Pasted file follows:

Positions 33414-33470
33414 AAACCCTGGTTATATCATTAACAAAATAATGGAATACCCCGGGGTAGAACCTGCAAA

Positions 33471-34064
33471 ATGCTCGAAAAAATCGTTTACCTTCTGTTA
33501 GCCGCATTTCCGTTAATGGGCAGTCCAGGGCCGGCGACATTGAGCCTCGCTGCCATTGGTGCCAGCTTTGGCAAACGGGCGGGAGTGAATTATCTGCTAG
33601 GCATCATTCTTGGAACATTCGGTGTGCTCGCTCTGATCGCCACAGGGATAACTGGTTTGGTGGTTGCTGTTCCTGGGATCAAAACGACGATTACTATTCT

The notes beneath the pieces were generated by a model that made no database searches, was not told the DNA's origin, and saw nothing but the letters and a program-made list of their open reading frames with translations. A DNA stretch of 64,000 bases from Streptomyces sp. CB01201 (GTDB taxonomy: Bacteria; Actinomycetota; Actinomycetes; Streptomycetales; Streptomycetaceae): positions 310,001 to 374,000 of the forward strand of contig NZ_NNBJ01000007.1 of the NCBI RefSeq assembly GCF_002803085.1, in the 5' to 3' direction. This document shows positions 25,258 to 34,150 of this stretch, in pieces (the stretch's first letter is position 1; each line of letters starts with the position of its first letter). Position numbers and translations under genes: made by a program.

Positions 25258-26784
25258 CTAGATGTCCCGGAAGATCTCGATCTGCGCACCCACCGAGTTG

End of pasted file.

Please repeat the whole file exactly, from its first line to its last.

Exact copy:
Positions 33414-33470
33414 AAACCCTGGTTATATCATTAACAAAATAATGGAATACCCCGGGGTAGAACCTGCAAA

Positions 33471-34064
33471 ATGCTCGAAAAAATCGTTTACCTTCTGTTA
33501 GCCGCATTTCCGTTAATGGGCAGTCCAGGGCCGGCGACATTGAGCCTCGCTGCCATTGGTGCCAGCTTTGGCAAACGGGCGGGAGTGAATTATCTGCTAG
33601 GCATCATTCTTGGAACATTCGGTGTGCTCGCTCTGATCGCCACAGGGATAACTGGTTTGGTGGTTGCTGTTCCTGGGATCAAAACGACGATTACTATTCT

The notes beneath the pieces were generated by a model that made no database searches, was not told the DNA's origin, and saw nothing but the letters and a program-made list of their open reading frames with translations. A DNA stretch of 64,000 bases from Streptomyces sp. CB01201 (GTDB taxonomy: Bacteria; Actinomycetota; Actinomycetes; Streptomycetales; Streptomycetaceae): positions 310,001 to 374,000 of the forward strand of contig NZ_NNBJ01000007.1 of the NCBI RefSeq assembly GCF_002803085.1, in the 5' to 3' direction. This document shows positions 25,258 to 34,150 of this stretch, in pieces (the stretch's first letter is position 1; each line of letters starts with the position of its first letter). Position numbers and translations under genes: made by a program.

Positions 25258-26784
25258 CTAGATGTCCCGGAAGATCTCGATCTGCGCACCCACCGAGTTG